The Unheard Legend Of Black Milk
Often today it’s said that “now music” sucks. This sentiment is generally uttered by those over the age of 33, fifteen years removed from high school. I’d imagine in 1983, one of my favorite years of music (Thriller, Synchronicity, etc.), 33 year olds who grew up on the Beatles and James Brown felt the same way. Funny but very true. I suspect.
I’m truly a music enthusiast. I make a conscious effort to move with the times while never losing touch with memories of the music that has resonated with me in my formative years. Detroit’s Curtis Cross, aka BLACK MILK, is an artist who, in 2014, has rewarded me in a major way for my extended enthusiasm for modern music.
I first discovered Mr. Cross back in 2002. He had produced a few tracks on the Slum Village (my second favorite rap group at the time, Outkast still being número uno) “Trinity” album – their first project without J Dilla. Over the next couple of years, I became more familiar with his beat work and learned later he was a blossoming emcee as well. Ahhh the producer/emcee. I’ve always been a fan of that particular hybrid. QTip. DJ Quik. Kanye. Erick Sermon. Just a few men who have done it and done it well. In 2007, I copped Milk’s Fat Beats debut “Popular Demand” (his second album overall). The soulful soundscape was on point and I was ultra impressed, to say the least. Milk’s wordplay, while more than adequate and typical of a 23 year old hustler out of the rugged D, did not quite match the level of the music. Cohesiveness and greatness was on deck.
The following year, Black Milk released his third album “Tronic”. A synthesizer heavy LP, this was Milk’s first grand slam. The album’s centerpiece is the dynamic “Losing Out” featuring fellow Detroit emcee Royce the 5’9″. Built around an Alan Parsons sample, to put it bluntly, the song is simply one of the best hip-hop tracks of the 2000’s. Still, mass appeal was not on the table for Curtis. Critical acclaim, yes. Commercial appeal, not so much.
Subsequent albums “Album of the Year” (gotta love dude’s confidence!) and “No Poison, No Paradise” helped maintain Milk’s core audience and continued to endear him with critics. I, however, wondered had he peaked as he approached 30 or did he have more to offer? He wouldn’t be the first or the last to flame out at 28ish. Then BOOM. 2014 arrives. Amazing what turning 30 can do for a person’s focus, internal drive and ability to connect…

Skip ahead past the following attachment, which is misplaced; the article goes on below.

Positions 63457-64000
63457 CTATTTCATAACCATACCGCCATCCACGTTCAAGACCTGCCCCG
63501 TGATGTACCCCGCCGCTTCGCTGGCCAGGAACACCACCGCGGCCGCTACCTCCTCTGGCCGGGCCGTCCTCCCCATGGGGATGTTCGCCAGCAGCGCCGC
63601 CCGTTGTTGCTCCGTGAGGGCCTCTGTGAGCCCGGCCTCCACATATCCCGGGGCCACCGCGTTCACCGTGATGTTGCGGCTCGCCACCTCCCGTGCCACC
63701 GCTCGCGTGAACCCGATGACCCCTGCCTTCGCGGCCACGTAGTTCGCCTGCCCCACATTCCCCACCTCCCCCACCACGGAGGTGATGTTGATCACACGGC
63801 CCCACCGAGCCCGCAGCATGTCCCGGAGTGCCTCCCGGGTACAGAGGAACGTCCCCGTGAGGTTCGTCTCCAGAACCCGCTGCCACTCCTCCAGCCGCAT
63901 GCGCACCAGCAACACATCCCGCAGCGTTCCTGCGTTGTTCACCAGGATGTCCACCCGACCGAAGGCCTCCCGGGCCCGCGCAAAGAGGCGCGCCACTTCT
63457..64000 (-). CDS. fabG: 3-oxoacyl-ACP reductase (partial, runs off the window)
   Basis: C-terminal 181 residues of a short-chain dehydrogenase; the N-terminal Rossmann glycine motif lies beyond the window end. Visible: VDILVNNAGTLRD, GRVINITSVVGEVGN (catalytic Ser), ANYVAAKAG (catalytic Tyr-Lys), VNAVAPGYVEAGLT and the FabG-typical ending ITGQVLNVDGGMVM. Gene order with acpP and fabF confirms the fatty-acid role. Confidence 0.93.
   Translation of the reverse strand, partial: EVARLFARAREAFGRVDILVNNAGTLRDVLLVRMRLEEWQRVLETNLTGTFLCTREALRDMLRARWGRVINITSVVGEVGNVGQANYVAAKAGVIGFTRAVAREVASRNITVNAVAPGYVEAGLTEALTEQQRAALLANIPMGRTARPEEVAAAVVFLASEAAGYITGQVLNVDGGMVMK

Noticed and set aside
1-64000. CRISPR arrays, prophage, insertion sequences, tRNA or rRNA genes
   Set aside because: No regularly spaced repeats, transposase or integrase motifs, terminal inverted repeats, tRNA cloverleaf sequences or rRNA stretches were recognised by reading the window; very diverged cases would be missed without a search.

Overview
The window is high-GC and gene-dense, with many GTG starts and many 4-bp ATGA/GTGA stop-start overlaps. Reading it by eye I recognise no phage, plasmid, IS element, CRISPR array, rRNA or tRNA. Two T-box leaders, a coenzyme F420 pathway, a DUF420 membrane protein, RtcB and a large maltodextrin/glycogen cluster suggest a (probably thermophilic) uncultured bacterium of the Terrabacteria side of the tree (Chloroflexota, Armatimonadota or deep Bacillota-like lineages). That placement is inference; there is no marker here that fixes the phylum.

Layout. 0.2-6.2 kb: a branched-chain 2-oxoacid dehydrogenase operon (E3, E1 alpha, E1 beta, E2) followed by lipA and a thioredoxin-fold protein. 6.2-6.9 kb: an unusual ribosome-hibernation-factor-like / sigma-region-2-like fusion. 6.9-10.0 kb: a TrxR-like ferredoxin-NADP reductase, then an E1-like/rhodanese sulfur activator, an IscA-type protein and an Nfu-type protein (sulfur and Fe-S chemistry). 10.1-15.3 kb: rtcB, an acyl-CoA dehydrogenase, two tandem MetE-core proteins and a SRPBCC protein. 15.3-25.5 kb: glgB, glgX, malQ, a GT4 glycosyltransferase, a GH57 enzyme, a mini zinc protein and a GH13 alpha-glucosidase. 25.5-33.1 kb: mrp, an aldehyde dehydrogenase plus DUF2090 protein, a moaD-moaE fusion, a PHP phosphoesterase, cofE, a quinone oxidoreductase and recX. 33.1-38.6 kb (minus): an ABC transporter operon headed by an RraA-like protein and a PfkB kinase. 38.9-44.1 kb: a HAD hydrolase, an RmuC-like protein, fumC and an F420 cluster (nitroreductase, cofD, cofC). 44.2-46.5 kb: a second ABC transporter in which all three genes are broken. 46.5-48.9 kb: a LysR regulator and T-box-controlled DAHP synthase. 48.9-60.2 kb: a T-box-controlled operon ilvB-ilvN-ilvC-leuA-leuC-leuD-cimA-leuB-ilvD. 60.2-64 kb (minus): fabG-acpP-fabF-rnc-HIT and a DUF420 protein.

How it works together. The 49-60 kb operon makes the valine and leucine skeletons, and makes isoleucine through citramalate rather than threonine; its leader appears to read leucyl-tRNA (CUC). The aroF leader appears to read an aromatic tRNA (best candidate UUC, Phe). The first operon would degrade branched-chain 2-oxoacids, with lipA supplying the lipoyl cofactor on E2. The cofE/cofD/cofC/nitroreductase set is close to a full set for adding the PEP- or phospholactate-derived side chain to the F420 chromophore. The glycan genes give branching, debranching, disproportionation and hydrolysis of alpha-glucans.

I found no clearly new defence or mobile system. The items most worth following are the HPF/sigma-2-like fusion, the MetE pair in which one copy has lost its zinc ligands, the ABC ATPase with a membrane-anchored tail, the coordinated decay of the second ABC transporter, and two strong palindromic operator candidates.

An outstanding 9 song EP from Milk “Glitches in the Break” dropped in early 2014 and it changed the trajectory of his music momentum. While his maturity was on full display on the melancholy, emotionally drenched “No Poison, No Paradise” project, it was now matched with a self awareness of an artist that knows who his is, and more importantly, who he is not. Tracks like “Cold Day” and “Dirt Bells” are short, succinct tunes of sheer brilliance. A must have EP for sure. More Milk weaponry was on the way…
Recently, Black Milk’s “If There’s A Hell Below” hit shelves and the web. Four years after releasing his “Album of the Year”, Milk has HIS for real this time. A cinematic tour de force, Black Milk’s sixth album maximizes his entire repertoire. Often compared to Dilla, a comparison Milk appreciates but downplays, I can truly say that no one samples like Mr. Cross. Simply put, the man has his own style. “If There’s A Hell Below” is the hip-hop hour of 2014. No tricks. No songs for obvious radio play. All substance and stout. The lead single “What It’s Worth” says it all. Incredible production and lyrics that match, if not exceed the beats. An artist in his prime marching to the beat of his own SP-1200, Black Milk’s time is now.
Ten Essential BlackMilk recordings:
-Jermaine Raetone Johnson
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